NASA’s Grover new Earth-bound autonomous, solar-operated robot, that carries a ground-penetrating radar to examine the layers of Greenland’s ice sheet. Image © Lora Koenig / NASA Goddard
GROVER’s findings, which stands for both Greenland Rover and Goddard Remotely Operated Vehicle for Exploration and Research, will help scientists understand how the massive ice sheet gains and loses ice.
The GROVER team, led by glaciologist Lora Koenig from NASA’s Goddard Space Flight Center in Greenbelt, Md., arrived in Summit Camp, the highest spot in Greenland, on May 6, 2013. After loading and testing the rover’s radar and fixing a minor communications glitch, the team began the robot’s tests on the ice on May 8, defying winds of up to 23 mph (37 kph) and temperatures as low as minus 22 F (minus 30 C).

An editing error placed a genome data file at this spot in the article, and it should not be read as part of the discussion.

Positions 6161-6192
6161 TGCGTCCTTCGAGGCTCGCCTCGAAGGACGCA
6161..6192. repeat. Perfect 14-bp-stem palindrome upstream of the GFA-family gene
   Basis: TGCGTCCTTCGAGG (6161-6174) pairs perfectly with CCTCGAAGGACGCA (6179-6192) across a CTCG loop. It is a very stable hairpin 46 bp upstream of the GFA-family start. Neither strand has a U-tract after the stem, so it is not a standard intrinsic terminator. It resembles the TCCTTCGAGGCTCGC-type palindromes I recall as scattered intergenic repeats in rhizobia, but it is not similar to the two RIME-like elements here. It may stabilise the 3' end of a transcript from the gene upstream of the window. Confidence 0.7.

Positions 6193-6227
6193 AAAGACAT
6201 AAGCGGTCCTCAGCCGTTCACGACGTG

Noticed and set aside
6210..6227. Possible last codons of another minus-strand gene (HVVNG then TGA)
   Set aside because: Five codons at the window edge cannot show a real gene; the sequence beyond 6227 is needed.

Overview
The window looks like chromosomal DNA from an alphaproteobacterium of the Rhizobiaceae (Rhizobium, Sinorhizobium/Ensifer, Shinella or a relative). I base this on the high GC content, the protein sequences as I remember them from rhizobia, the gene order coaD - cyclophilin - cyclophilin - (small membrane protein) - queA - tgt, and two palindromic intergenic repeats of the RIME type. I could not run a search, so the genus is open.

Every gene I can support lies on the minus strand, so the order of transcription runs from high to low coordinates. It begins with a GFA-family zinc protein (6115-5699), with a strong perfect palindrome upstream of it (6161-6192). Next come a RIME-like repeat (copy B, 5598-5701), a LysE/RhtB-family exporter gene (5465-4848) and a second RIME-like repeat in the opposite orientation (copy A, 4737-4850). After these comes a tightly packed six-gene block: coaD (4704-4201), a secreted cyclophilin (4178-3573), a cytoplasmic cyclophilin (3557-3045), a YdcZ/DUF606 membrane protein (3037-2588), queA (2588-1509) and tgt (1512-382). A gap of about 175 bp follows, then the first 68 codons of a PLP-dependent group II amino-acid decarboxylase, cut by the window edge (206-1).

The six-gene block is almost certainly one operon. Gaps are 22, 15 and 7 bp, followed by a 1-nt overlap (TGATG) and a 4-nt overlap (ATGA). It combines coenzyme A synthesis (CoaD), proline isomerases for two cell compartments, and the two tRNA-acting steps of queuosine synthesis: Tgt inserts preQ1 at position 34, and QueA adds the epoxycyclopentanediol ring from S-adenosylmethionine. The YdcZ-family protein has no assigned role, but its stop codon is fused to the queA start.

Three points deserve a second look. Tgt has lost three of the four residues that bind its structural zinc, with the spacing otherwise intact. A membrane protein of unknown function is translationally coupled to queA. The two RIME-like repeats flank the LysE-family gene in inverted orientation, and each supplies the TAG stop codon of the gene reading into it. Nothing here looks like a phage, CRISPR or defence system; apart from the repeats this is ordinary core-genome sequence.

The GROVER tests will continue through June 8. GROVER, a prototype, was first developed in 2010 and 2011 during summer engineering boot camps at Goddard, before further refinement, with NASA funding, at Boise State University. Its trial in Greenland will also serve as a test of using rovers in harsh polar regions to gather data.